Ricardo Palacios – Playa Hotels & Resorts
Make you own beer? Swim with the dolphins? Endless drinks in an infinity pool? An ambitious tourist could make a full day of recreating at Playa Hotels & Resorts in Mexico now, even during the COVID-19 pandemic—but not a few months ago.
The pandemic hit the tourist industry hard last spring—and Mexico was no exception. But a massive effort to implement additional safety protocols resulted in a boost to reservations in July for stress-relieving getaways, says Ricardo Palacios, commercial and compliance legal director for Playa.
Additional franchise agreements with Hyatt and Hilton properties further boosted consumer confidence for the Fairfax, Virginia-based Playa, which became the first all-inclusive publicly traded resort in 2017.
The goal? To become the top-ranked, all-inclusive resort in Mexico and the Caribbean.
“It’s most important to comply with local and federal regulations to make each property safe for the guests, which is the best way to insure longevity with our reputation and our establishments,” says Palacios.
Conquering the Caribbean
When Palacios joined Playa in 2015, he walked into a whirlwind of legal activity: the company was on the cusp of becoming publicly traded and its merger with Pace Holding Corp. was on the horizon.
The goal was to meet or exceed the legal requirements set forth by the U.S. Securities and Exchange Commission and the U.S. Department of Justice, he explains.
Successfully passing the Nasdaq milestone and the merger with Pace Holding Corp., starting in November of 2020, Palacios will oversee compliance for all properties.
Much of Palacios’ growth came from studying personal data protection and anti-corruption laws in Mexico—all of which will be applied in the new setting, in addition to applicable laws in a new country.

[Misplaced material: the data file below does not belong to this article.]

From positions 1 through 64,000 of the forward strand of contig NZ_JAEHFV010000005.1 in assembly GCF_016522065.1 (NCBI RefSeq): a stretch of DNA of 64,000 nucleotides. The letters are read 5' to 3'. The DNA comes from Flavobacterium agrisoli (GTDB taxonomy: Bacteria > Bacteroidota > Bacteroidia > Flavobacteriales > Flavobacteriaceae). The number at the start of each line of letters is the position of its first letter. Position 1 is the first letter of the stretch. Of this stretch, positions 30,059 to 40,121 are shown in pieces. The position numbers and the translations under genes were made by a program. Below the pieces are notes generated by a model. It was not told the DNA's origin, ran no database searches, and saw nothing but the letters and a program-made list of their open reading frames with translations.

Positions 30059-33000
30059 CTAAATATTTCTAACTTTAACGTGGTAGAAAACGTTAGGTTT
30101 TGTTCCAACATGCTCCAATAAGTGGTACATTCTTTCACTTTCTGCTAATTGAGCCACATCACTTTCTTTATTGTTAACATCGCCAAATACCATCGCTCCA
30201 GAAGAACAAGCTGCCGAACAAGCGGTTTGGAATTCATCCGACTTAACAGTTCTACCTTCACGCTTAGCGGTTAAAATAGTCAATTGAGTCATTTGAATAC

“Our hotels let the associates know Playa will not accept bad behavior. They will be exposed to civil penalties if they breach the law,” Palacios says. “The goal is to have a clean record with U.S agencies—which we must answer to—to keep operations in compliance with the U.S. federal law of Foreign Corrupt Practices Act.”
Complications with COVID
Regulations aside, Palacios says he’s been continuously verifying safety and hygiene protocols to prevent transmission of the coronavirus, abiding by sanitary regulations set by the U.S. and Mexico. With Playa’s business relying on tourism, the aim was to implement these regulations in record time.
“There is trust in the brands,” Palacios says. “If they come to Cancun, Los Cabos or Puerto Vallarta under that name, there’s a comfort level, an expectation.”
Gaining a global view
A world traveler, Palacios has learned to appreciate the laws in every country where he has lived, worked or studied.
Breaking away from a family of doctors who studied medicine in Mexico, Palacios pursued law, with an abiding respect for justice. He earned a Licenciado en Derecho in 2008 at the Universidad Intercontinental and a Master en Asesoramiento Juridico Empresarial at the Universidad da Coruna in Spain in 2011. He also spent time studying in Freiburg, Germany, and picked up licenses and certifications from Harvard, Yale and the World Intellectual Property Organization between 2018 and 2020.
Returning from Europe, Palacios gained legal experience teaching at the Universidad Latinoamericana del Caribe for nine years starting in 2011 and working in the Cancun law firm Camara y Asociados, in the hospitality industry, for almost three years starting in 2013. Palacios also worked with football teams and U.S. internet service providers, and independently researched and handled real estate matters for U.S. and Canadian clients.
“People who wanted to buy properties sought me out in the region to make sure the property was free and clear, whether they wanted to live in the area or build a hotel,” he says.
Palacios says his experiences in Europe gave him “European vison.” In Germany he learned discipline and punctuality, and throughout Spain there was an intentional way of thinking more deeply about the laws with a respect for compliance.
“Coming from a place with a reputation for corruption, that struck me,” he says. “It’s important to take a position of honesty and integrity.”
With an affinity for those values, he says he found his home at Playa. There, he says, happy people “work from the heart” which makes a difference in the workplace. He says his office resembles the United Nations, with colleagues from the U.S., Venezuela, Colombia, Argentina, Brazil and Spain.
“By choosing the best people from those countries we have a good vibe and an international perspective in the office,” Palacios says. “There’s always new challenges, but working with such people makes me happy in the day-to-day activities.”
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